Discipline: Mathematics and Statistics
Subcategory: Mathematics and Statistics
Harmonie Hanley - University of the Virgin Islands
Co-Author(s): Hairol Breton, University of the Virgin Islands, USVI
Coral reefs are essential to both aquatic life and man. They provide habitats to many marine organisms, protect coastlines from damaging effects, and are great for the economy. Sadly, due to many environmental factors, reefs in the Caribbean are experiencing bleaching events making them more susceptible to diseases such as the white plague. Fortunately, a cellular automata can be used to assist in addressing this issue. A cellular automata (CA) consists of a collection of cells arranged in a grid, such that each cell changes its state as time progresses. In past years, they’ve been used to model many real world phenomena such as the spread of forest fires, the growth of crystals, and even the evolution of various biological lifeforms. With the usage of a cellular automata, scientists will now be able to determine whether or not disease among corals will continue to spread. Additionally, they will be able to even predict what coral reefs will look like in the future with the use of accurate data. For our CA, we created two versions that modeled the spread of a random distribution of corals in varying states. In our first version, we created a very simple model which included the following: the Von Neumann Neighborhood consisting of only four neighbors which could be either healthy or diseased, a neighborhood with an area of 1m2, and four simple rules that determined the outcome of the initial cell. From this model we observed that 17% (percentage of diseased corals) is the ‘tipping point’ of whether the reef will remain relatively healthy or become sick all together. In our second cellular automata, our model became more complex. We incorporated 8 neighbors using the Moore Neighborhood which included neighbors that can now be either in a healthy, diseased, or empty/dead state, as well as six rules that governed the state of the corals as the number of steps progressed. In this model, we saw that the new ‘tipping point’ was around 30% to 35% (percentage of diseased corals). The results from both cellular automatas are very informative. They gave us an accurate representation of what coral reefs may look like as time progressed, making these models stable guides in helping scientists improve the results of the reefs in the Caribbean. In the future, our goal is to make a third version in which we will create probabilistic rules to observe geometric patterns in the CA, look for multiple tipping points, and conscientiously look for different time periods where scientists’ intervention, would create the best outcomes for our reefs.Not Submitted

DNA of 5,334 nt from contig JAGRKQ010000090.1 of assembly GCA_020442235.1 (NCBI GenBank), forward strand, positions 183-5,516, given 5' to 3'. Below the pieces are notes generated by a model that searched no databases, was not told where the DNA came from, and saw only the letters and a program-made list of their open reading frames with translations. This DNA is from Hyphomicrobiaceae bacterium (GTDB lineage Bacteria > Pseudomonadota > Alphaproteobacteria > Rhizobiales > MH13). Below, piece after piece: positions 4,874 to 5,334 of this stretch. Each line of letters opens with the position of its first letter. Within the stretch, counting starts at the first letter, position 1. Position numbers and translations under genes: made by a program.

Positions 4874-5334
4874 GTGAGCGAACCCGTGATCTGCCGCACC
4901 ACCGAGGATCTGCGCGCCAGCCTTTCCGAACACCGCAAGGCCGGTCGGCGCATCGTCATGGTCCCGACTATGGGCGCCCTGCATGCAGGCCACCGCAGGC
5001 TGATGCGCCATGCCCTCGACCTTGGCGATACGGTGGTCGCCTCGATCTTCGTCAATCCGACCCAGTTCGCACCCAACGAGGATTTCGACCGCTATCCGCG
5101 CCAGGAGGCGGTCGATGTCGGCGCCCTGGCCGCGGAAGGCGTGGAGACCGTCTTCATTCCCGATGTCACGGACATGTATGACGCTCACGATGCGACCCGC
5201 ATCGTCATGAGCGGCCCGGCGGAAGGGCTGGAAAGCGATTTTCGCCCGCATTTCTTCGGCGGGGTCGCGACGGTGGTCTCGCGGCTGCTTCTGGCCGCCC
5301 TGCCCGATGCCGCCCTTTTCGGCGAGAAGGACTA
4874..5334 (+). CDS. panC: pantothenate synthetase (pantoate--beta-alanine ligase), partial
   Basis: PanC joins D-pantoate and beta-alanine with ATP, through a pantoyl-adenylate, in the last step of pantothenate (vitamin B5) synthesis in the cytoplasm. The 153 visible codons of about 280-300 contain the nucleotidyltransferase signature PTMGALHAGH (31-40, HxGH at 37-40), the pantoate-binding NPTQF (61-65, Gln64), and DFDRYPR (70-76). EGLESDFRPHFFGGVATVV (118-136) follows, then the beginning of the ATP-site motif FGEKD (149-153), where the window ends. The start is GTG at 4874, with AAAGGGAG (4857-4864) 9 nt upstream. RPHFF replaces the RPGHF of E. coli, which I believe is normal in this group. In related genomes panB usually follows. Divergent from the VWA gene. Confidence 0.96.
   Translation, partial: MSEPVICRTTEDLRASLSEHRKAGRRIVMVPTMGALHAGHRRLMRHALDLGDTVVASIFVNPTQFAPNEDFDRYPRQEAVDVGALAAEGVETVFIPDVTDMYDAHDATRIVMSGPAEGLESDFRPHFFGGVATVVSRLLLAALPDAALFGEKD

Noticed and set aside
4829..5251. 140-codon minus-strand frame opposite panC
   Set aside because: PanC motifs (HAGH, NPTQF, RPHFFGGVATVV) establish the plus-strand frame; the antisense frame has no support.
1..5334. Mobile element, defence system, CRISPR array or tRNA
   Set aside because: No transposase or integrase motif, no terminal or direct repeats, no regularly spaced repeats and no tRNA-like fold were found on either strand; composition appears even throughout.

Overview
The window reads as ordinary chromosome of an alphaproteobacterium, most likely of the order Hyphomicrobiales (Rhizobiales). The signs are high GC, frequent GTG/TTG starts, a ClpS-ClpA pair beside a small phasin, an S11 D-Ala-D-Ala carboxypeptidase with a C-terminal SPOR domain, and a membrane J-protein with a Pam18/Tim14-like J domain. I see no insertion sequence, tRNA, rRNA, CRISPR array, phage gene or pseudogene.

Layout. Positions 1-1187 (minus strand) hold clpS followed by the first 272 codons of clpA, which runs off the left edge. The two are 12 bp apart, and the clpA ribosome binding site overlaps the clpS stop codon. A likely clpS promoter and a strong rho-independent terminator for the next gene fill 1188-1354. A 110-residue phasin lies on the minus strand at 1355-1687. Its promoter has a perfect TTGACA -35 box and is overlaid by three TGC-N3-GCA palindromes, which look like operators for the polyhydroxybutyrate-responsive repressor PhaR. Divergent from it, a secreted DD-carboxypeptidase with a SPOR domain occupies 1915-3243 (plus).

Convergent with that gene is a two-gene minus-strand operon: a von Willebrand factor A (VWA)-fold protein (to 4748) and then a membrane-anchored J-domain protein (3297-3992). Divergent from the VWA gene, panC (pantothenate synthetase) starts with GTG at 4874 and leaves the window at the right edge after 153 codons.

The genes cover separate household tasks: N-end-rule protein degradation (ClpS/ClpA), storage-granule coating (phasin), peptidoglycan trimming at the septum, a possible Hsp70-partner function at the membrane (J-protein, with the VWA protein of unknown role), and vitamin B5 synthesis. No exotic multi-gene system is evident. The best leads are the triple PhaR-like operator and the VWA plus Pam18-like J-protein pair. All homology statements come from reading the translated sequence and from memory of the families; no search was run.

Funder Acknowledgement(s): I would like to thank Dr. Marilyn Brandt for the information and data provided for the coral reefs. I would also like to thank Dr. Robert Stolz for the support and helping me learn Matlab to construct the cellular automata. Funding was provided by an NSF/ HBCU- UP grant #1137472.
Faculty Advisor: Robert Stolz, email@example.com
Role: While conducting this research, I helped in creating the rules for both models, became familiar with the program MatLab in order to contribute suggestions in creating the code, and also aid in creating various graphs that described the 'tipping points' and the overall outcomes of both cellular automatas.